Players shouldn’t be surprised by queues, even though Blizzard claims to have fixed some of the server time-out login issues. You are not alone if you have been unable to play Overwatch 2 since its release. Overwatch 2 servers are currently experiencing a “mass” distributed denial of service (DDoS) attack which is when something is maliciously flooded with traffic to prevent others from connecting as stated on Twitter by Blizzard president Mike Ybarra.
Unfortunately we are experiencing a mass DDoS attack on our servers. Teams are working hard to mitigate/manage. This is causing a lot of drop/connection issues. https://t.co/4GwrfHEiBE
— Mike Ybarra (@Qwik) October 4, 2022
Because of this, logging into the game is proving to be a frustrating experience for anyone who has tried. Some players have reported waiting in lines of tens of thousands of people since the release of Overwatch 2 earlier today.
Missing cosmetics, missing match histories and buggy cameras are just a few of the launch issues that have arisen. Errors of a strange nature are par for the course when launching a massive live service game. While attempts to launch a cyberattack against Overwatch 2 are not uncommon, they are less frequent.
Eventually, the servers should be up and running again. Probably. Unfortunately, at this time, we cannot provide a more precise time frame. Nogmagazine contacted Blizzard about when the servers would return to full capacity but had not heard back as of publication.
Overwatch, Blizzard’s original free-to-play shooter saw its servers shut down yesterday after six years of operation. Unfortunately, this prevents you from playing Overwatch while the DDoS attack is still ongoing. Previewed footage of Overwatch 2’s gameplay seemed to impress critics but the game’s gated live service progression for gaining new characters left them cold.
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Since many players already held the opinion that Overwatch 2 was little more than a cosmetic update to a perfectly serviceable competitive game, the decision to make the game free-to-play was a major disappointment. Anyhow, once Blizzard restores server stability, I hope you can at least regain your previous queue position.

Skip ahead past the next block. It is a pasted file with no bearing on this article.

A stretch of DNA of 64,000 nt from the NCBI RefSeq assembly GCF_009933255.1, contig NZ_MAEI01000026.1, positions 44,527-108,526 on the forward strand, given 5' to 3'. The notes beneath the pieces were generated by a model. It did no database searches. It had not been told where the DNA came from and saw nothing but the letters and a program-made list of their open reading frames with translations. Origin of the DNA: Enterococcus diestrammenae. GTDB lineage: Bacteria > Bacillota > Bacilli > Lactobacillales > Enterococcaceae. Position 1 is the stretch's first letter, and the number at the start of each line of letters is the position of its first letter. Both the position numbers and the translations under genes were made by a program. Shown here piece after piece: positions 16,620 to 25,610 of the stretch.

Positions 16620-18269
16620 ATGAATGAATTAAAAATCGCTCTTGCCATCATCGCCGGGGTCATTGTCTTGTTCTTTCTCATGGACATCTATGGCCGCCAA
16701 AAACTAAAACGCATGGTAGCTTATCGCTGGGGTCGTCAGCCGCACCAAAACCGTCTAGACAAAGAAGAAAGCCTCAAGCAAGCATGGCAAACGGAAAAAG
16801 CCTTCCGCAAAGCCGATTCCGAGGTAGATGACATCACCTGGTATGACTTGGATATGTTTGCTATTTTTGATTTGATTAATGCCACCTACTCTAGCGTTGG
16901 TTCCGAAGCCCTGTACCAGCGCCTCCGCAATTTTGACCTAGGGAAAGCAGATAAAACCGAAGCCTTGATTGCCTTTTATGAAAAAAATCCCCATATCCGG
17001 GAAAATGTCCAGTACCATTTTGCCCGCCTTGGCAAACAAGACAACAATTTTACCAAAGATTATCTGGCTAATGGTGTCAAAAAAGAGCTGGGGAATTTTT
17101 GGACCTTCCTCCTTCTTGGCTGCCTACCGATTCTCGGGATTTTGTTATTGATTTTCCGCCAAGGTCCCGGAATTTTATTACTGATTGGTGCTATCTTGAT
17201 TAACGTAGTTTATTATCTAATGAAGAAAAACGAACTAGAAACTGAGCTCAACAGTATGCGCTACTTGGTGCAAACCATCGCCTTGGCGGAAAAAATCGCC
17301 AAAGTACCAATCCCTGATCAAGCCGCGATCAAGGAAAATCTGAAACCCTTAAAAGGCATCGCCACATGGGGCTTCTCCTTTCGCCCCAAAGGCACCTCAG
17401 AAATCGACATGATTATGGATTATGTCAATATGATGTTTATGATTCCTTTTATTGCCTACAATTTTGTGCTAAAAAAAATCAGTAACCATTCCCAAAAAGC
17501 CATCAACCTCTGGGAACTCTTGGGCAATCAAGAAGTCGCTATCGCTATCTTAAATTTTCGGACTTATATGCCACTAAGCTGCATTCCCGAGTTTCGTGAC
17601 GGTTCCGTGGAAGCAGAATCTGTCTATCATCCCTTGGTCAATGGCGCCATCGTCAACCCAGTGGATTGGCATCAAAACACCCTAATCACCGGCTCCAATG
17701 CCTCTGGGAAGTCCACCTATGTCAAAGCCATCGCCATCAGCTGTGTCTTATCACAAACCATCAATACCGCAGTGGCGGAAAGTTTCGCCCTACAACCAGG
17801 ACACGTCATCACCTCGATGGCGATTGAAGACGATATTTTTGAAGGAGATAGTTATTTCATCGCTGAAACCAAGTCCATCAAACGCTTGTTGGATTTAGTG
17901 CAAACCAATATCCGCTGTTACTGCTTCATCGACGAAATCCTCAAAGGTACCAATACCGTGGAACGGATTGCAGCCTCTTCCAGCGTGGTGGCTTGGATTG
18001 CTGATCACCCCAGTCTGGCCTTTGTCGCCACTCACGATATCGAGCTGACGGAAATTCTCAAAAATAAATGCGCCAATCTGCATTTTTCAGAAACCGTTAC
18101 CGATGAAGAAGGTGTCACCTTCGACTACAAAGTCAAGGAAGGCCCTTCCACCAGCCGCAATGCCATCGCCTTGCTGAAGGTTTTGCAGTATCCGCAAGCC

Blizzard has written a new blog post about the ongoing connectivity problems that have been plaguing the new free-to-play hero shooter. The developer has said that some of the conditions have been improved but that players should still expect to wait.
The difference is that audiences won’t be treated to two separate queues in quick succession. The problem will likely persist indefinitely because any attempt to resolve it will place additional stress on the game servers. What Blizzard has to say:
Because of the interconnected nature of login queues, server crashes and stability issues we will discuss all three together. For some players, the queue number displayed in the lobby may have fluctuated, going from a low value to a high one. Due to the existence of separate Battle.net and in-game queues, this occurs.
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This normally occurs behind the scenes and is not visible to players but it was happening in front of their eyes. We’ve made some adjustments to eliminate unnecessary queues, so players should now only have to wait in one line before getting into the game.
We are actively working to strengthen stability in a number of different domains. Today, we patched a server that plays a crucial role in the login process which improved login stability. Beyond just the queues, we also have a server update in the works that will decrease the frequency with which players are disconnected mid-game. Some users are being kicked out of queues or prevented from logging in together because the player database is too crowded.
There has been a lot of strain on the player database so we’re keeping up with the addition of nodes to alleviate that. Adding nodes requires replicating data which puts additional strain on an already overburdened system consequently, we’re taking it slow so as not to disrupt development and engineering efforts currently underway.
Additionally, we are currently throttling queues to safeguard the player database as much as possible as we scale. This is unpleasant in the short term but will ultimately lead to a better overall experience for players in the long run.